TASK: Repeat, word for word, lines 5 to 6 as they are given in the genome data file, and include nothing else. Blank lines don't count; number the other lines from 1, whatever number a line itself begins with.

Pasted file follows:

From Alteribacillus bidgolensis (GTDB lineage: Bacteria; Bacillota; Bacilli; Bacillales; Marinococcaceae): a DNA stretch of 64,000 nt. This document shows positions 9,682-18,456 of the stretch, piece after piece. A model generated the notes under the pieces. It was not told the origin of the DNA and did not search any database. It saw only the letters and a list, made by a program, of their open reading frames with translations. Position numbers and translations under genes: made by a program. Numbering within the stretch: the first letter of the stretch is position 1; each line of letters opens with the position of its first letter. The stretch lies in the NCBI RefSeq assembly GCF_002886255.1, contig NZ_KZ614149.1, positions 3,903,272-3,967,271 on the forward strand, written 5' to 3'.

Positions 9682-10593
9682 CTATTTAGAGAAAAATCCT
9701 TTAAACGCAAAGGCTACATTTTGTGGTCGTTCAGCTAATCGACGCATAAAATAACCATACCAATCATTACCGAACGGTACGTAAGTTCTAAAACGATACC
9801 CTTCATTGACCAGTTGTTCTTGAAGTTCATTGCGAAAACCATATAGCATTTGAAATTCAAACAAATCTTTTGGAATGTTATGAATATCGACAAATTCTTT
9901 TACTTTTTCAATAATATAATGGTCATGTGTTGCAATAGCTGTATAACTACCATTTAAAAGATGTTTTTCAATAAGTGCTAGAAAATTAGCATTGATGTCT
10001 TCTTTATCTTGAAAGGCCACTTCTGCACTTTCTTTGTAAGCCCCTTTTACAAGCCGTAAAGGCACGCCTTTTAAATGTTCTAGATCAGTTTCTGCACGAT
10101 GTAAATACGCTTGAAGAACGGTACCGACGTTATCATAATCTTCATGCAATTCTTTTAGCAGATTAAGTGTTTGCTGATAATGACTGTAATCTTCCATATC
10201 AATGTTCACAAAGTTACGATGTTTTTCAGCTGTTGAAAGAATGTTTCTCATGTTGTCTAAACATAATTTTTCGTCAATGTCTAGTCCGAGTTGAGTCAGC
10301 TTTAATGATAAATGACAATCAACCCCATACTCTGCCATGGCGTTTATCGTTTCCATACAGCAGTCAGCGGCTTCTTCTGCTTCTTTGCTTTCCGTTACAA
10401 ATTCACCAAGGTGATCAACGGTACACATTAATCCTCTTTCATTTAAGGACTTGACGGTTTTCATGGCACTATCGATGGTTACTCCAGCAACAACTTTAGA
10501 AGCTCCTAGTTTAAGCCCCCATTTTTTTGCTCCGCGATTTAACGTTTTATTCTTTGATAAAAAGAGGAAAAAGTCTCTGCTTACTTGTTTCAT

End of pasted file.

9801 CTTCATTGACCAGTTGTTCTTGAAGTTCATTGCGAAAACCATATAGCATTTGAAATTCAAACAAATCTTTTGGAATGTTATGAATATCGACAAATTCTTT
9901 TACTTTTTCAATAATATAATGGTCATGTGTTGCAATAGCTGTATAACTACCATTTAAAAGATGTTTTTCAATAAGTGCTAGAAAATTAGCATTGATGTCT